29. The second concept he evaluated is the same noun that was used in verse one, which is translated by the English term pleasure.

  30. The term is used of legitimate pleasure that comes from God (Eccles. 5:19) and is also used of the frivolous sort of pleasure that comes from carousing and partying. Eccles. 7:4

  31. In this context it is difficult to determine if we should see any significant distinction between laughing and pleasure, which may be superficial or profound pleasure..

  32. With respect to pleasure, Solomon concludes by asking a rhetorical question, which is intended to solicit a denial from the reader, who would acknowledge that it accomplishes nothing.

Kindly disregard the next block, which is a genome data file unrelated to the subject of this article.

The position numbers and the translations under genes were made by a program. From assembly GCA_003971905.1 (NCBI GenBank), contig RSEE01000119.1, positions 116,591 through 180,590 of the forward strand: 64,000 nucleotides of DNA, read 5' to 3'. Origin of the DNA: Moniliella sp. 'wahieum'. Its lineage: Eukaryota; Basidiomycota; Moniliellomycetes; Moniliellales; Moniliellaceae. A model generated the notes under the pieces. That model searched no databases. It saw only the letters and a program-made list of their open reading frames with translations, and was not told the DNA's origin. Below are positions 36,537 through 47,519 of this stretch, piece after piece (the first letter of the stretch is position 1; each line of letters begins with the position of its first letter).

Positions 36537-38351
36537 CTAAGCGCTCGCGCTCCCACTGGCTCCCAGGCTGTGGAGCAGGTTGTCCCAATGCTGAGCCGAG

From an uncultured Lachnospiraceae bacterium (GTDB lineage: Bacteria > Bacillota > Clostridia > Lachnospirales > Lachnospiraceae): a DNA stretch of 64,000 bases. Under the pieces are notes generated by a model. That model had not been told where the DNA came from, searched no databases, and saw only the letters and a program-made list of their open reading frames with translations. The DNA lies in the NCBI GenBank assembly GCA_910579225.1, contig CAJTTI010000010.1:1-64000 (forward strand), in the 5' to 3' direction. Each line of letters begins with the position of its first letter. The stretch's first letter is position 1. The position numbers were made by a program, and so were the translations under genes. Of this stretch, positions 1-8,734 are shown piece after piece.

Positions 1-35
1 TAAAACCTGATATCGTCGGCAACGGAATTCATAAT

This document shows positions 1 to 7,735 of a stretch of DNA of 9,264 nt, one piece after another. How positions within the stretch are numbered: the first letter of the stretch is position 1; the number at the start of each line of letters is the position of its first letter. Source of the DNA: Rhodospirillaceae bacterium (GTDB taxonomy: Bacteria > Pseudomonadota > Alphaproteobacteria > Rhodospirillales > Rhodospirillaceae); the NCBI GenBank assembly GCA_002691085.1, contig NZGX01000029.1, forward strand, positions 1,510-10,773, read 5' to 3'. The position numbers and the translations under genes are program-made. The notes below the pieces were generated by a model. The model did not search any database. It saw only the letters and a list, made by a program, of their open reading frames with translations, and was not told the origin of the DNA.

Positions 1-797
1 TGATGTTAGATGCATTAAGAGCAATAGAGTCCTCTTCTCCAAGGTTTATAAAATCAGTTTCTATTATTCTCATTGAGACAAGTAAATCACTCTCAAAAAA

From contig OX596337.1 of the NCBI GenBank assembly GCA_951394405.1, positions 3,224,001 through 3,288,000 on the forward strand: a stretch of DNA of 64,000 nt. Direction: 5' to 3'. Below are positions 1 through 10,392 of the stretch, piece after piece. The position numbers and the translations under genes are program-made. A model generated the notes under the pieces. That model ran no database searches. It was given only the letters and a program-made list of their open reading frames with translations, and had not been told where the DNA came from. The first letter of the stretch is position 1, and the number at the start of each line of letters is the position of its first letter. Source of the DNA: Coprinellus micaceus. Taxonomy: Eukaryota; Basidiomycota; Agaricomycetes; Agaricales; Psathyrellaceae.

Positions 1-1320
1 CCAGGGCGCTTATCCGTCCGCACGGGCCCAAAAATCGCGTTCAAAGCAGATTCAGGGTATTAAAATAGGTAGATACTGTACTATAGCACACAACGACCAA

33. He brands frivolity as something that is not necessarily intelligent or psychologically sound; his argument with joy is that it does not accomplish anything that is lasting or worthwhile.

  34. It appears that he passes a sharper verdict on laughter than he does when he only mildly disparages pleasure; this may have to do with the fact that laughter is the more transitory than some abiding joy.

  35. It is evident that Solomon was acquainted with the concepts of surface joy and deep, abiding joy; however, neither could produce the good which he sought. Eccles. 2:3

  36. Although one may surround himself with the best of comedians that keep him amused, he will find that the jokes and the laughter grow stale after a point.